Hopefully, Ash hasn’t suffered any permanent damage. Hopefully, this won’t cause him problems later in life. Hopefully, he decides no game is worth his long-term health.
Anyone who has played football understands Ash’s mentality. You want to play. You don’t want to let down your teammates. You want to be tough. And when the pain comes from nagging muscle soreness from a hit or a tough practice, that’s exactly the correct attitude to have. Learning to push through in football helps players learn to push through the day-to-day difficulties the world throws at them later as working, tax-paying, child-rearing adults. Unfortunately, this is precisely the wrong attitude to have when dealing with a head injury. Pushing through only endangers the player more. Everything he has been taught works against him.
No player wants to be labeled as soft, and the current research on concussions is so new that we have yet to see a generation of players reared with a healthy fear of brain injuries. So they want to just keep playing, no matter what. For an example, consider a statement from Texas receiver John Harris on Monday. A reporter asked Harris about the offseason suggestions by some that Ash quit football. “If I had to tell David, I would tell him don’t ever let anybody tell you to quit. Quitting is not an option,” Harris said. “That’s the easiest thing you can do. Somebody told me one time that if you walk away from it, you’ll walk away from anything else the rest of your life. So he shouldn’t quit. That’s that last thing he should do.” Harris was not being insensitive. He wasn’t disregarding the health of his teammate. He was parroting what he’s been told his entire career. When the subject is almost anything other than brain trauma, it’s great advice.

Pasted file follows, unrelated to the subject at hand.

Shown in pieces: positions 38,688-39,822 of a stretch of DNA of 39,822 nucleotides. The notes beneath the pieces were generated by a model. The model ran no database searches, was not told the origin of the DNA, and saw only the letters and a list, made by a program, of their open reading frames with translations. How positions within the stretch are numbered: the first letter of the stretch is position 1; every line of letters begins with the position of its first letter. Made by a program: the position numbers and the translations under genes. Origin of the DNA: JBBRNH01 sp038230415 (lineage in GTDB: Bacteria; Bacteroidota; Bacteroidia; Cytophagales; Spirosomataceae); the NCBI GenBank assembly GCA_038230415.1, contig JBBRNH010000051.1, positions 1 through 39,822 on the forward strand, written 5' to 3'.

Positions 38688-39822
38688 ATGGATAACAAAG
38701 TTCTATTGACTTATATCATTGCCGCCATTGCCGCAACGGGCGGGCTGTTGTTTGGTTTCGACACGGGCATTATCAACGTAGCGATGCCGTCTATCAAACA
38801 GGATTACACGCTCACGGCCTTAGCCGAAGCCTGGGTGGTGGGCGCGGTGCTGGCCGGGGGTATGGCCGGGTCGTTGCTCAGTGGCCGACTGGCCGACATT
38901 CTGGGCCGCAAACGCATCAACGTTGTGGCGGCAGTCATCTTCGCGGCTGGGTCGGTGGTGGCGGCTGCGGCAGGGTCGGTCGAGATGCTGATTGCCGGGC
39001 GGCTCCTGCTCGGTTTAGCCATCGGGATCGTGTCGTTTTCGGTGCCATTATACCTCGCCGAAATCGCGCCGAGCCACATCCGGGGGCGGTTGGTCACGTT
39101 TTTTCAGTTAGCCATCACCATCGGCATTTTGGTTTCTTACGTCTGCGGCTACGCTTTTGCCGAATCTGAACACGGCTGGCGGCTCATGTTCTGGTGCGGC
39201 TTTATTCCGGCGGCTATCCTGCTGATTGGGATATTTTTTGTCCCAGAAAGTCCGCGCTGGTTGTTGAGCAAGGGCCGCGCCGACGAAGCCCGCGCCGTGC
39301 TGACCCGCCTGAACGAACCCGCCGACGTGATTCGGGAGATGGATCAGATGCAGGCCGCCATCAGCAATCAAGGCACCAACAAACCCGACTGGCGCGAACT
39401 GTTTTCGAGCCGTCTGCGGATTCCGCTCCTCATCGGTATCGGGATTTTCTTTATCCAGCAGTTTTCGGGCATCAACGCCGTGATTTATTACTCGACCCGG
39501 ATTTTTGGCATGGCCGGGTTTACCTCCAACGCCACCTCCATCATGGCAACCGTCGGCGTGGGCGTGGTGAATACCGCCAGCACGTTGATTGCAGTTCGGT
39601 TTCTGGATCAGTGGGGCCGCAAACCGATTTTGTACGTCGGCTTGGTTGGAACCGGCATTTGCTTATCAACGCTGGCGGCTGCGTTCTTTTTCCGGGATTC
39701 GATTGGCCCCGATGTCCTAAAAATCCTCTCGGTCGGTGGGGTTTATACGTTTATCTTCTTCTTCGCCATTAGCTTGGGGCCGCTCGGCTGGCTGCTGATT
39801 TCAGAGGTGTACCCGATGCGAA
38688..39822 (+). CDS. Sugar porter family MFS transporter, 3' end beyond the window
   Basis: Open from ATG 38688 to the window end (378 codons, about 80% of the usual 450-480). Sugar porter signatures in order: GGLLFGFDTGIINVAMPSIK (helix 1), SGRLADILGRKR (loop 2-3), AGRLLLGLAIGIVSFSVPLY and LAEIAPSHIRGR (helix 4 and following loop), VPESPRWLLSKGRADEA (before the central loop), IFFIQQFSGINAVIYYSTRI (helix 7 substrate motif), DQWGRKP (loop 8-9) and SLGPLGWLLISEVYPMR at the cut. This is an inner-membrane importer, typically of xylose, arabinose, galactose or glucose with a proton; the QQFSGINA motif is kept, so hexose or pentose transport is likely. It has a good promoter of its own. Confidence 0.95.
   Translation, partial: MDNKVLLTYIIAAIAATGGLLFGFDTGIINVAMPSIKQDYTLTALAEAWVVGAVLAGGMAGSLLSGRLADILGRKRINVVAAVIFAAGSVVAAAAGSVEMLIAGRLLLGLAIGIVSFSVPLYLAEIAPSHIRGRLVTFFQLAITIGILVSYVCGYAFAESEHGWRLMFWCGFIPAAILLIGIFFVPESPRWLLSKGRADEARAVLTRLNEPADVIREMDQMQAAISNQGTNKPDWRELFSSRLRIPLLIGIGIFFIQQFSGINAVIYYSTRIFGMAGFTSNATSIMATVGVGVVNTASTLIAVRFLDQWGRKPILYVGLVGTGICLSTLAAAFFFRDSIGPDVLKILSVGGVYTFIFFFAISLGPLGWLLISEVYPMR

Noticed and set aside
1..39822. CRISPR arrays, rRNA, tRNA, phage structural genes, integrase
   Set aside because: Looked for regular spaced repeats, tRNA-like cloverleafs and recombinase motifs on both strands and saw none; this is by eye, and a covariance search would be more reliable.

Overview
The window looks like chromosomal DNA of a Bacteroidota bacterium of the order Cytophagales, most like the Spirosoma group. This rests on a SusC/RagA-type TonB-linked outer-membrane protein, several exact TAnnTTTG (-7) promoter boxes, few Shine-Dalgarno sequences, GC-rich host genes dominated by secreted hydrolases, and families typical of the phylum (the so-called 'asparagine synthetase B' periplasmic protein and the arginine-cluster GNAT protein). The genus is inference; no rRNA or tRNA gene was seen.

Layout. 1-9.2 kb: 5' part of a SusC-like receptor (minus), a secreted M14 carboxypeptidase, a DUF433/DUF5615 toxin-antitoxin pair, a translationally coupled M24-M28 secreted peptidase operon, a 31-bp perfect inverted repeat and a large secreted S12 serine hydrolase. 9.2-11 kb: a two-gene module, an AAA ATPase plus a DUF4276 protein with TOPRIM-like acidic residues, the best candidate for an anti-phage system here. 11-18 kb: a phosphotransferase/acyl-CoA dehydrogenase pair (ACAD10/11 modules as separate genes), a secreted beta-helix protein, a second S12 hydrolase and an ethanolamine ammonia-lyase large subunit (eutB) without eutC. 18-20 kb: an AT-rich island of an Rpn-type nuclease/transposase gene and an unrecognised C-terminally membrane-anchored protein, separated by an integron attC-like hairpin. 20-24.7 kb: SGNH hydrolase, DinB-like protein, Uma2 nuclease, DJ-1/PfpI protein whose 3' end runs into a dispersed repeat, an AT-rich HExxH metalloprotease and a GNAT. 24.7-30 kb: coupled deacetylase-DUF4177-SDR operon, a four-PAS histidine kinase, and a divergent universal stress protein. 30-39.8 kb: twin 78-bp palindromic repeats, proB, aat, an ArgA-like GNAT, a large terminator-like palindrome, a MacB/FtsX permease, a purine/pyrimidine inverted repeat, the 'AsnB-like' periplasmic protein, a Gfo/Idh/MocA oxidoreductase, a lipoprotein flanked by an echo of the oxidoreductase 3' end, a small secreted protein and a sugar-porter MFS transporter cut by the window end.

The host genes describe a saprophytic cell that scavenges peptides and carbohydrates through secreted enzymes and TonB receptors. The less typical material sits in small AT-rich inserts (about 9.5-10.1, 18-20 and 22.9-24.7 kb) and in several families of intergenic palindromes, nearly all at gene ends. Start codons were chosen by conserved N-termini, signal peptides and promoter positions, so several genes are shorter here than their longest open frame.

So I asked Harris this: “What if the doctor tells him it might kill him?” Harris’ tone changed immediately. “Well,” Harris said, “he needs to listen to the doctor.” This is football’s dilemma. The mentality that makes the game great entertainment and a great teaching tool for youngsters makes it dangerous in this one critical area. Most players know no game is worth their lives or their long-term mental health, but it’s especially tough to make them understand the risk in the heat of the moment.
Texas will move on without Ash. Sophomore Tyrone Swoopes will start, and freshman Jerrod Heard will be the backup. Strong said Ash, Swoopes and Heard split reps evenly in camp, which suggests Texas coaches were preparing for the likelihood that Ash would miss time. During the offseason, Strong showed Ash a video cut-up of the big hits Ash took his first three years and pleaded with the quarterback to avoid contact whenever possible. “I don’t need to see how tough you are,” Strong said in August.
We know Ash is tough. We know he cares about his teammates. Now we’ll see if he can take his own health into account. During that interview two weeks ago, Ash elaborated more on his choice to return to the field. “I’m not going to live my life going, ‘Man, I wish I would have tried again,’” he said. “I’m going to live my life going, ‘Hey, I tried.’ And it either worked out or it didn’t.”
He tried. Now it’s time to consider the long life ahead.